The UUK Diversification and strengthening international recruitment practices report, which saw responses from 60 of the organisation’s members, found the US, India and Malaysia as the countries most commonly mentioned by respondents when asked where they were diversifying their recruitment.
It noted “a very wide range of markets” were listed by respondents, including 40 different countries, while institutions are making changes to application processes in a bid to “ensure that their recruitment practices keep pace with the changing global market and applicant behaviour”.
The report highlights “the important work being done by university professionals to share and learn from best practice”, Jamie Arrowsmith, director of UUKi, said.
“This is key to diversifying recruitment and creating new opportunities for international talent to study in the UK, while maintaining confidence in the student immigration system.”
Some 49% of respondents said their university had “reformed application processes to reflect different application cycles and ‘late’ markets”, while a further 20% indicated they were considering do so.
Having multiple, staged application rounds throughout the year instead of one round was the most frequently mentioned change, with others including adapting CAS issuance deadlines; setting earlier deadlines for high demand courses and deadlines for students’ deposit payments; and introducing the ability to close programs by applications by domicile.
Half of all respondents say they had introduced new scholarships to support diversified international recruitment, with an additional 22% saying it was a move they are considering.
The report proposed “strengthened application processing and credibility and scrutiny protocols” through increased use of pre-CAS interviews as one example of how providers can maintain high levels of compliance with UKVI.
Expanding in-country presence and establishing strategic groups tasked with intervening with challenges were proposed as other examples of good practice.
Close to all respondents (96%) said that they require deposits from at least some international students. The report suggests institutions may wish to review their deposit requirements alongside their diversification plans to “help ensure applicants are genuine students and intent on studying”.
Former UK universities minister, Lord Jo Johnson, recently touted a Canada-style guaranteed investment certificate model as something that would “help address related problems of fraud and the lack of diversification in our system”.
“The diversity of provision in the sector means that universities will take different approaches to requiring deposits, but they can be a helpful way of managing risk,” the report reads.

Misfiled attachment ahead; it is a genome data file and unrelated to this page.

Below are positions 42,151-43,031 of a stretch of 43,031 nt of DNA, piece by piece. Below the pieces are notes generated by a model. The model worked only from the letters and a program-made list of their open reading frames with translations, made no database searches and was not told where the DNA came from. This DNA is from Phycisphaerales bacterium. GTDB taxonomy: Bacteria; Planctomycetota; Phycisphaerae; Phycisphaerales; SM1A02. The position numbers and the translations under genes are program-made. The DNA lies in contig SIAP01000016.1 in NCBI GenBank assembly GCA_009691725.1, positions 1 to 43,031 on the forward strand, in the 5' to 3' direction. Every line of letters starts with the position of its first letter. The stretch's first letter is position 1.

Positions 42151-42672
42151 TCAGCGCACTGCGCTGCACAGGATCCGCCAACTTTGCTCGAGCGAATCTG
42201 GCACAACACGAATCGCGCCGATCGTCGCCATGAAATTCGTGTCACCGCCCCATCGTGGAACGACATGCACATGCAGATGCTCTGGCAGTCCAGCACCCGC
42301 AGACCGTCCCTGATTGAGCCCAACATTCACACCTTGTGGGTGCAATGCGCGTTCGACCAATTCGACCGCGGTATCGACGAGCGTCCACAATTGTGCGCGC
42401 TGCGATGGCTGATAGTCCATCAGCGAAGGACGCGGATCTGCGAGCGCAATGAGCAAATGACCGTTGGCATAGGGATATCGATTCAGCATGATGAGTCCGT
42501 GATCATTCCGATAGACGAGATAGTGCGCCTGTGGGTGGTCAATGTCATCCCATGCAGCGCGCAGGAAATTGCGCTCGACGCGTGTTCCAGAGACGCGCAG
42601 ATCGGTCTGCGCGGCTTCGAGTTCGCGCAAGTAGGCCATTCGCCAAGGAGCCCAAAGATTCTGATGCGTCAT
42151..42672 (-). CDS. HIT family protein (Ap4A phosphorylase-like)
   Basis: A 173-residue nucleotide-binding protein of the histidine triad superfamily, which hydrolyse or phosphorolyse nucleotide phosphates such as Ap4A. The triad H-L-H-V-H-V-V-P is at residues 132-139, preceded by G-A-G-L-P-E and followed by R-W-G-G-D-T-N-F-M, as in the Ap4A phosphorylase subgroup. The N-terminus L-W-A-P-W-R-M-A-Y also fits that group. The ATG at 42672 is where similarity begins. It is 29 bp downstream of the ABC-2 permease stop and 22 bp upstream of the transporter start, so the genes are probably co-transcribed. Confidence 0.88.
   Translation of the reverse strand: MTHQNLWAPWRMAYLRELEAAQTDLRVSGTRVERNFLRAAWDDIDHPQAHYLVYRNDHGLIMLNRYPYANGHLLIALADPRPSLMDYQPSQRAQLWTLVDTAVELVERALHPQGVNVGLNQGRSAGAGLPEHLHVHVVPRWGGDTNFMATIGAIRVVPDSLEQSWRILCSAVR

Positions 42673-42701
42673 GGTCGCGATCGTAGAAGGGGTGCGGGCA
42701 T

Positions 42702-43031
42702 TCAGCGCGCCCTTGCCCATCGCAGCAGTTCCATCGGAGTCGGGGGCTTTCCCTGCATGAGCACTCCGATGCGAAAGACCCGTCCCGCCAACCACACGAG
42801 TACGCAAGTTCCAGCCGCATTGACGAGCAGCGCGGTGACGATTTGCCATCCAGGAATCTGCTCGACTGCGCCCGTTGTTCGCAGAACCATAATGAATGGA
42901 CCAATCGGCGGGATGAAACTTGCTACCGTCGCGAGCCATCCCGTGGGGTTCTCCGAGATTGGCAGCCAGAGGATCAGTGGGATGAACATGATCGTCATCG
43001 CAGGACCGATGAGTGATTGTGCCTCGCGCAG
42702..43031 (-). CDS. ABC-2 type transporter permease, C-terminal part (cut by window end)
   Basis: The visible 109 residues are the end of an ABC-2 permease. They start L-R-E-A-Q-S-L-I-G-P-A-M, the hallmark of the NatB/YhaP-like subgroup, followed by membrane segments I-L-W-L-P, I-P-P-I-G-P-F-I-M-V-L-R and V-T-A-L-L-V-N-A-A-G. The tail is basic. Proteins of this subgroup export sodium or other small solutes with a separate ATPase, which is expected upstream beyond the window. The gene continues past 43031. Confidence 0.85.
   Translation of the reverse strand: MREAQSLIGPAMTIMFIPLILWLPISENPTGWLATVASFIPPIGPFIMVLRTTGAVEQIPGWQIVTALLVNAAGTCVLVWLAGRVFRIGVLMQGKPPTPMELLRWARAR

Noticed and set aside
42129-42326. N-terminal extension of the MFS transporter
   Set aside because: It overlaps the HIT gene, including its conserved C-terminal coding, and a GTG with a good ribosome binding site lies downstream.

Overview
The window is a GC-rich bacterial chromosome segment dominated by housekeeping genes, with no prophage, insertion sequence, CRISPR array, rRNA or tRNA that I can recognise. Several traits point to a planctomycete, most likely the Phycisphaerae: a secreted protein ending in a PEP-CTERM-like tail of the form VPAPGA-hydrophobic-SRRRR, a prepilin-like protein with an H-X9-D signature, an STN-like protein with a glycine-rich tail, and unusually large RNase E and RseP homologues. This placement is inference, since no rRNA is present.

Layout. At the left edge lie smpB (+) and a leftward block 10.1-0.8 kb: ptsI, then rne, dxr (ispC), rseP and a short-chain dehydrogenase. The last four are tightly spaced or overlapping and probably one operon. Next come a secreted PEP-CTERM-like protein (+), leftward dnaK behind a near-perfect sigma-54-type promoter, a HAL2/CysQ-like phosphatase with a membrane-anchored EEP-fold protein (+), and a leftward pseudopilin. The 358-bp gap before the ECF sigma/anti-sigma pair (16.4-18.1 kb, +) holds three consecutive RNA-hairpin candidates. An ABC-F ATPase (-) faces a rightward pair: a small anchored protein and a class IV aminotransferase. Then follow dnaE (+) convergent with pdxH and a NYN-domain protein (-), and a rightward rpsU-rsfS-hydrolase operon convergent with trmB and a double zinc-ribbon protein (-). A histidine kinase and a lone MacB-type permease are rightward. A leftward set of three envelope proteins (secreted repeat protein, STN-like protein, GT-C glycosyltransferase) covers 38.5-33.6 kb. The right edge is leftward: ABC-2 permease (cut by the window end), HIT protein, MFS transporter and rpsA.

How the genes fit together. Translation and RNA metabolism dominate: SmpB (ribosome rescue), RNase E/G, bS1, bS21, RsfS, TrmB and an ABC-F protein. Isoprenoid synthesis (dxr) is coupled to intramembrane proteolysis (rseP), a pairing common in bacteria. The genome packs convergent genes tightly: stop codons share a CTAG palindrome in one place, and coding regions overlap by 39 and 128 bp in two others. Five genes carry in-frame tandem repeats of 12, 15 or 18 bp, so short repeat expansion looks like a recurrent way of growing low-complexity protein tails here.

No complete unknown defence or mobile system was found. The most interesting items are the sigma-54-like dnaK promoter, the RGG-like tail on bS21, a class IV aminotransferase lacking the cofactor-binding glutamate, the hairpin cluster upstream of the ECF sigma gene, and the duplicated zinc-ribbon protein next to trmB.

Deposits also reduce the amount of tuition fees still to pay post-arrival, which the report says could “ease pressure on funding living costs and help ensure that students have access to the funds needed to undertake their studies”.
It will also mean that students are less likely to transfer out of the degree programs due to higher upfront costs, it added.
Pre-CAS checks and interviews can also be useful for institutions. Some 57% of respondents said their institution carried out pre-CAS interviews. A total of 42% said they carried out the interviews only for select domiciles, while 12% says the do so only for select programs and select domiciles.
Some 39% of respondents said they do not carry out pre-CAS interviews.
It also surveyed the institutions on the use of agents, finding a “wide variety” of activity with them.
Agents are being utilised in new or target markets, and some respondents acknowledged they were capping numbers for some specific programs or domiciles.
Of the 60 institutional respondents, 55% said they were using the voluntary UK Agent Quality Framework, including incorporating it into agent contracts, using it to review policies and processes and in agent training.
“Universities using aggregators may wish to consider how they can increase transparency and maintain quality”
The same proportion said they were working with agent aggregators or agents using subagent models.
“Universities who do use agent aggregators or a subagent model may wish to consider how they can increase transparency and maintain quality,” the report added.
Examples of emerging practice the report identified included agent contracts featuring clauses to say main agents are responsible for training subagents and ensuring they are “compliant with local laws and terms under the contract”.
One university said it is holding monthly check-in meetings to look at conversion rates and any application issues and review quality and conversion rates, while another has recently recruited a dedicated agent compliance manager.
Respondents pointed to ongoing monitoring of application quality and volume, enrolment ratios, non-compliance post-enrolment and visa refusals and annual agent reviews as means to maintain quality.
“It is important that, as a sector, we are committed to continuously improving our recruitment practices to ensure that we sustain our exceptionally high levels of compliance with visa and immigration requirements,” Arrowsmith concluded.